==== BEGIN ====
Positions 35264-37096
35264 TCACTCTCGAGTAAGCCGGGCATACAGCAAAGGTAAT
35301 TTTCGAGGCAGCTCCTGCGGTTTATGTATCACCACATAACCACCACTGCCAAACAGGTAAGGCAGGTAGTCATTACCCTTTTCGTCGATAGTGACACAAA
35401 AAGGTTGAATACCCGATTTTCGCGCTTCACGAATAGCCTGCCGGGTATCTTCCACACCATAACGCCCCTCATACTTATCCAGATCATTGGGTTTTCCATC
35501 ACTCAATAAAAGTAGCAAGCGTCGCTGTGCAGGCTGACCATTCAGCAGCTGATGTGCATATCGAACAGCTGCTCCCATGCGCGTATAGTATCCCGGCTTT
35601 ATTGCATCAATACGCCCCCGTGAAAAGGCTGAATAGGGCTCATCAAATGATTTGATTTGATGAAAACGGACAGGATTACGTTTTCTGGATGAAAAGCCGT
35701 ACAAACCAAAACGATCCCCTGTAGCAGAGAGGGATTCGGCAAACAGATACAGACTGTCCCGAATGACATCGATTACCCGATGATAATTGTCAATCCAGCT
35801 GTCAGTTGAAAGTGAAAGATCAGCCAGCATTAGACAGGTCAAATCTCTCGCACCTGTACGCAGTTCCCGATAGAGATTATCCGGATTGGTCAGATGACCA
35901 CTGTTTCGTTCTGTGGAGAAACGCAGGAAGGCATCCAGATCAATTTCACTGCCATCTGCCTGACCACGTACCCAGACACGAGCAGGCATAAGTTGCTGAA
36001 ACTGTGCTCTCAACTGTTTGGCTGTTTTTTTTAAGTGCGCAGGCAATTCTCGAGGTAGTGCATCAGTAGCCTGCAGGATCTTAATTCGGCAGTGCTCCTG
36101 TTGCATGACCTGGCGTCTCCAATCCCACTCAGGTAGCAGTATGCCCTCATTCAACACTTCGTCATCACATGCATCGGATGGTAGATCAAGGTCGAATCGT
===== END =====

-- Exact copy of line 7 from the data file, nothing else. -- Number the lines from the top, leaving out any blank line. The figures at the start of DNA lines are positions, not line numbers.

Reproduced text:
35701 ACAAACCAAAACGATCCCCTGTAGCAGAGAGGGATTCGGCAAACAGATACAGACTGTCCCGAATGACATCGATTACCCGATGATAATTGTCAATCCAGCT